Saturday, March 01, 2008

What can you do when you need the portability of the MacBook Air but you only have 500 USD to spend ...

First things first - if you just want the HotAir in order to "make you look cool" (as probably 95% of the owners do) you have already lost that battle, time to go away, nothing for you here ... However if you really like the idea of a very portable notebook, you are not crazy about glamour and you only have very little money - keep reading - there is still hope :)

For a smart buyer there ARE a few low-cost alternatives but you will need to set your priorities straight - first real question is "does size matter to you ?" :) Or in other words - how good are you with very small screens and keyboards ? If you don't mind a VERY small screen and a small keyboard you can actually get something SMALLER than the MacBook Air starting NEW around 300-400 US$ - either the already famous Asus eeePC or the newer Everex Cloudbook - get the first if a more normal touchpad is important to you, the second if disk size is essential.

However there is a serious problem with both of the above - the screen is actually more than 3 times smaller than the Air and the keyboard can feel too small at first so you will NOT write your novel on a 7'' screen (and generally you should also avoid reading one if you care about your eyes).

If money was no object there were many other choices a LOT better than the HotAir - Panasonic W or Y series, Lenovo X61 and X61T, Dell Latitude XT, and soon the Lenovo X300 which seems quite nice ... but obviously those are in the same price range as the Air (but without skimping on any important features and then selling that as a 'major progress') ... so the only route left is pre-owned ... but amazingly you can get something with BETTER FEATURES than the HotAir for about 500 US$ - just head for ebay or craiglist and look after a Dell X300 or Dell X1 - the 'secret' is to buy from a bigger seller that probably got a (very) large batch that was retired by a bank or something like that -they will have a decent description of the item, 10000+ feedback (so a scam is very unlikely) and most often you will get 2 weeks of 'warranty' so if things go wrong you can still send it back ...

X300 is cheaper and I recommend the models with the 1.4 GHz Low-Voltage CPU (but the older 1.2 GHz Low-Voltage CPU is also just fine and runs circles around the 600 MHz Celeron Low-Voltage from the eeePC). X1 comes with an Ultra-Low-Voltage CPU around 1-1.1 GHz - that one was only somehow superseded by Intel in 2007 by some models and the first major step forward will actually come in 2008 so it still is almost as good as it gets in the ultra-cool CPUs!

You can probably get a good X300 with 640 MB RAM, 30-40 GB HDD, docking station, combo CDRW/DVD and two batteries under 400 US$ delivered - if you want more RAM you should try to get one of the cheaper models with only 128 or 324 MB RAM since any memory upgrade will mean that you will throw away the memory from inside and add a 1 GB SODIMM stick from Crucial or similar for around 80 US$ - for a total of around 1.1 GB RAM which should be OK for any decent scenario. The same can go for the HDD if you need LOTS of space - you can upgrade to a 120 GB WD or Samsung 2.5'' model for well under 100 US$. The total will most likely come to less than 550$ even if you do both upgrades, and you will have an amazing subnotebook that is LIGHTER than the HotAir and has ALL the extensions you will ever need - USB, FireWire, PCMCIA, SD card reader, Ethernet, WiFi, video out, swappable battery, even modem and IRDA :)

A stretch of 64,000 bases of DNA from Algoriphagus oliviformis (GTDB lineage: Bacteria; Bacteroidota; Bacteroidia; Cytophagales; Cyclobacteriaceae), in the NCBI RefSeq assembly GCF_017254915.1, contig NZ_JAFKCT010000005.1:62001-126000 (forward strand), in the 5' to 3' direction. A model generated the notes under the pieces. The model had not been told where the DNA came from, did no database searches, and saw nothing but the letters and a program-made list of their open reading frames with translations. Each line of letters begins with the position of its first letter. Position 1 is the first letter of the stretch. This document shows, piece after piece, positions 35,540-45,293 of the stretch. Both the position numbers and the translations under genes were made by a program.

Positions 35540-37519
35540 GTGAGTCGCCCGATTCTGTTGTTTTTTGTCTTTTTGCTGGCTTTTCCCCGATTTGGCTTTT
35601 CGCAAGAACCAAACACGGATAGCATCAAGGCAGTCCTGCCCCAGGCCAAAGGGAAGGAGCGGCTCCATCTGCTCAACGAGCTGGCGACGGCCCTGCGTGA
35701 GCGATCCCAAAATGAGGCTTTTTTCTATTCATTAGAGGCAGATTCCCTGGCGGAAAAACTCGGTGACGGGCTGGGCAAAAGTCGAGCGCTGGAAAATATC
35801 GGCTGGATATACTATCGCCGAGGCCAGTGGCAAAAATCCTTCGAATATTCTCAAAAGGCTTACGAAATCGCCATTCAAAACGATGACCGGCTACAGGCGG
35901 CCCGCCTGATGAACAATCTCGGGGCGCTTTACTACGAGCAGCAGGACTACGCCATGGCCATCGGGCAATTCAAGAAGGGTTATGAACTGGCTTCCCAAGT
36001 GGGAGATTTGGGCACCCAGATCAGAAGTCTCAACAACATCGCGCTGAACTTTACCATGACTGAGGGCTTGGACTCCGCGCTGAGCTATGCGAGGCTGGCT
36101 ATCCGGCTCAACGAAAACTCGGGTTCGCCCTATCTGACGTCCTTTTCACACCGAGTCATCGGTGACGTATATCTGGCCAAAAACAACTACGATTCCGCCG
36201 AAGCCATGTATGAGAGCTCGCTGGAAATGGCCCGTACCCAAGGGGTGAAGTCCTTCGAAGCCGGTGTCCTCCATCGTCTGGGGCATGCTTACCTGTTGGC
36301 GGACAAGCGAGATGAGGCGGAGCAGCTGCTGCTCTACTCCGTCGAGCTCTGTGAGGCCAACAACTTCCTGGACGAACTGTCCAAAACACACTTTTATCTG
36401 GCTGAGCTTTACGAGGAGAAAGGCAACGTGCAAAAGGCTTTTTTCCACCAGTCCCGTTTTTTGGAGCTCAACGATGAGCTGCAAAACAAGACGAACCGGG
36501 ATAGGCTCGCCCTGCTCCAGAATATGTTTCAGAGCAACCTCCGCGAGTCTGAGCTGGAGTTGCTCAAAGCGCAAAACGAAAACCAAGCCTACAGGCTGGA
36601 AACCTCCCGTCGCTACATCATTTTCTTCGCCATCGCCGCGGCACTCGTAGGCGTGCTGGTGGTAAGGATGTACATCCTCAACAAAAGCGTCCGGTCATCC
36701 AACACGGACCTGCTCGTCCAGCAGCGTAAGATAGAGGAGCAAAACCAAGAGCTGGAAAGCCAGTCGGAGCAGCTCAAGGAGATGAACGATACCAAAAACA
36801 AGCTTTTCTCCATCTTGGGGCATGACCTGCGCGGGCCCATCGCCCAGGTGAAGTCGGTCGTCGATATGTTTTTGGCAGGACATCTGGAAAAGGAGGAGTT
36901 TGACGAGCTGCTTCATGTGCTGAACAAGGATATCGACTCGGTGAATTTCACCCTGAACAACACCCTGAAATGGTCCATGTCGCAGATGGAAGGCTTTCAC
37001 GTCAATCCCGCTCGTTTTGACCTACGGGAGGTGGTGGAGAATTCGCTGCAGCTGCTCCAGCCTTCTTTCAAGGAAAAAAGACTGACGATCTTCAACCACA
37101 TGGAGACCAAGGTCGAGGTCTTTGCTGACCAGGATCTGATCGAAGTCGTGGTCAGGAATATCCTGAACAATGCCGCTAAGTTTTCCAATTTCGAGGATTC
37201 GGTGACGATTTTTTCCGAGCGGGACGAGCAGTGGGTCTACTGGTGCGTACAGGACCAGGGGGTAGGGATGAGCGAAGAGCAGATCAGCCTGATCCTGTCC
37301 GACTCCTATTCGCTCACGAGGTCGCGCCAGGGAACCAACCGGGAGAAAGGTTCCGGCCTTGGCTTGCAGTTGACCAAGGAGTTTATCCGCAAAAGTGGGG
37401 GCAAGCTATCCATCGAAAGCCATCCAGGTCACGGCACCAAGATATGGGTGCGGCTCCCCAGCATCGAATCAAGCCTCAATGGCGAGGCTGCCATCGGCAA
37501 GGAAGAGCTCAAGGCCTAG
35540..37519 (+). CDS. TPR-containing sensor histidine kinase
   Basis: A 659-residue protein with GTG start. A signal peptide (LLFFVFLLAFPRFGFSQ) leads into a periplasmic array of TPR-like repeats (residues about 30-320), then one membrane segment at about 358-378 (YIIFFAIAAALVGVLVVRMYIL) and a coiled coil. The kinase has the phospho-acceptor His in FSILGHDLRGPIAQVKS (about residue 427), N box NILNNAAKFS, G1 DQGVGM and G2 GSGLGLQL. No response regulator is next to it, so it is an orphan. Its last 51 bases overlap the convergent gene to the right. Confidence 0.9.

Most of the machines will come with the original XP sticker so you will be able to install a clean legal version of the Dell OEM XP - but the hardware configuration is rather classic at this moment and most of the modern Linux distributions will work just fine (eventually with a little tweaking on the WiFi and Suspend to RAM part).

Another HUGE advantage over the Air or any of the 2000-3000 US$ new subnotebooks is that you can actually get 2 notebooks + all upgrades for under 1000 US$, and at that point you can always keep them 'cloned' and at any moment something fails you just switch to the other one - unlike a new expensive model where you might have warranty, but that means you will send the notebook (most likely together with ALL you confidential information) to be repaired and AT BEST you will get it back in 1-3 weeks ...

Finally here is another somehow similar post - Cloudbook vs eeePC vs X31 Thinkpad - the IBM Thinkpads are probably even better built than the X300/X1 but are slightly heavier and do not have a touchpad :( (that last one being the reason why X61T was not the absolute best TabletPC ever on the price/performance ratio - but I hope that Lenovo X71 will fix that :) ).


Anonymous Anonymous said...

I came to the same conclusion myself whilst looking at the Eee, bought a dell x300 for £109 ($220) delivered, however there are a few teething problems with getting the sd reader and hibernate working with ubuntu.

3:41 PM  
Blogger cool_stuff_or_not said...

Suspend/hibernate was easy on 7.10 final, I hope the same for 8.04 final - you just have to remember a) that bcm43xx is buggy and ndiswrapper is for the moment better; b) the default video driver (new Intel, listed as experimental in 7.10) is also buggy and the 'old Intel' is better and works perfect with suspend/resume! There was also a sdricoh_cs-0.1.2 that you had to manually use in 7.10, I hope that in 8.04 will become easier ...

12:11 AM  

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